Words: Mike Norris aka Fort Romeau
In a digital age, buying and listening to vinyl records may appear antiquated, and to some even a little pretentious, but i’d like to offer my thoughts on why I think, it is both a hugely enjoyable, and highly rewarding experience.
Firstly let me explain that I don’t wish to frame this issue within the traditional vinyl vs digital narrative. Digital formats now provide wider access to a wider range of music than at any point in the history of recorded sound. To me, any technological development that allows more people great access to quality information is always positive.
There are however drawbacks to having such unprecedented access. In contemporary life, our attention is more fractured and intermittent than at any point in human history. If you by any chance you are reading this, it’s probable you have at least 4 other browser windows open, perhaps a beeping Twitter application, two conversations on Facebook, a YouTube video paused and a song playing on Spotify all whilst checking your emails for the second time in as many minutes, to try and avoid whatever it is you are supposed to be doing on Excel/Word/Illustrator, etc.
We simply do not pay enough attention.
We simply do not pay enough attention. The activities which require most mental energy are often rushed or avoided, and our enjoyment and fulfillment consequently suffer. So I propose vinyl listening, not as a replacement, but as a vital supplement to the digital, instant, virtual world. It provides us with a connection to the physical and tangible world that we are rapidly leaving behind.
Listening to vinyl records on a turntable gives you a fuller, richer and more enjoyable relationship with Music. Just as Facebook has made it easier to catch up with people anywhere, anytime, few of us want to forego physical interaction completely, just for the sake of convenience. It may require more effort, but it is more rewarding by virtue of requiring more from us as people.
Many have extolled the various technical reasons why analogue sounds better than digital, and to be honest, I don’t really care if it is technically better or not. The fact is, that vinyl records have character; flaws and attributes that simply make them more charming and interesting to listen to. Once you get into the esoteric world of vinyl you’ll find that the cartridges, tonearms and even slipmats all have a character and personality of their own.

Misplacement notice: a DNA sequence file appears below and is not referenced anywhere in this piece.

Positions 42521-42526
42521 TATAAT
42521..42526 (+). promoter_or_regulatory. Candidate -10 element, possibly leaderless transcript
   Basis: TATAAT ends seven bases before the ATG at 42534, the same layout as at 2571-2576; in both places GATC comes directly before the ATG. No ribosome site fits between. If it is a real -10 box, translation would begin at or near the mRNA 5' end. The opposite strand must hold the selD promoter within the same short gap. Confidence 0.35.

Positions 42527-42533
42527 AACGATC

With vinyl we listen more carefully, we pick up nuances we hadn’t previously noticed, and our greater attention yields greater reward.
Superior sound quality is often touted as the reason for going analogue, and much drivel has been written on the subject. I actually think that sound quality is secondary to a point which I alluded to earlier; vinyl forces you to concentrate your attention. You have to get up intermittently to turn the record over, you have to listen to each record all the way through (unless you want to get up even more frequently) and as such, we are forced to focus our cognitive resources on what we are doing. We listen more carefully, we pick up nuances we hadn’t previously noticed, and our greater attention yields greater reward.
The last point I want to make here is about value. It follows, that in the internet age we have come to place little value on digital music formats and in a sense, rightly so. There are lower costs involved in manufacture, distribution and almost no cost in reproduction, and much music is available for free. But we have confused an expectation about the value of the medium, with the value of the content. There seems to be a growing attitude now, that Music itself has little value, and this diminishes our enjoyment and understanding of it to a superficial level.
“Slow Listening” allows us the space to renegotiate the relationship between our physical and digital selves.
How often have you scrubbed through an album on a digital store or YouTube, becoming impatient after two seconds and jumping to the middle? How can we possibly extract anything of worth from that kind of engagement? I don’t mean to sound preachy, it’s an understandable side effect of having such overwhelming access. There is so much music readily available, and it takes so long to sift through it, but this mode of listening does a disservice both to music and ourselves.
Vinyl provides us with a solution, and it’s “Slow Listening”, offering a counterpoint to the information dense, yet confused and fragmented digital existence most of us lead. Ultimately it allows us the space we require to objectively reframe our relationship with music, and perhaps in the process renegotiate the relationship between our physical and digital selves.
Fort Romeau’s Kingdoms was released on 100% Silk earlier this year.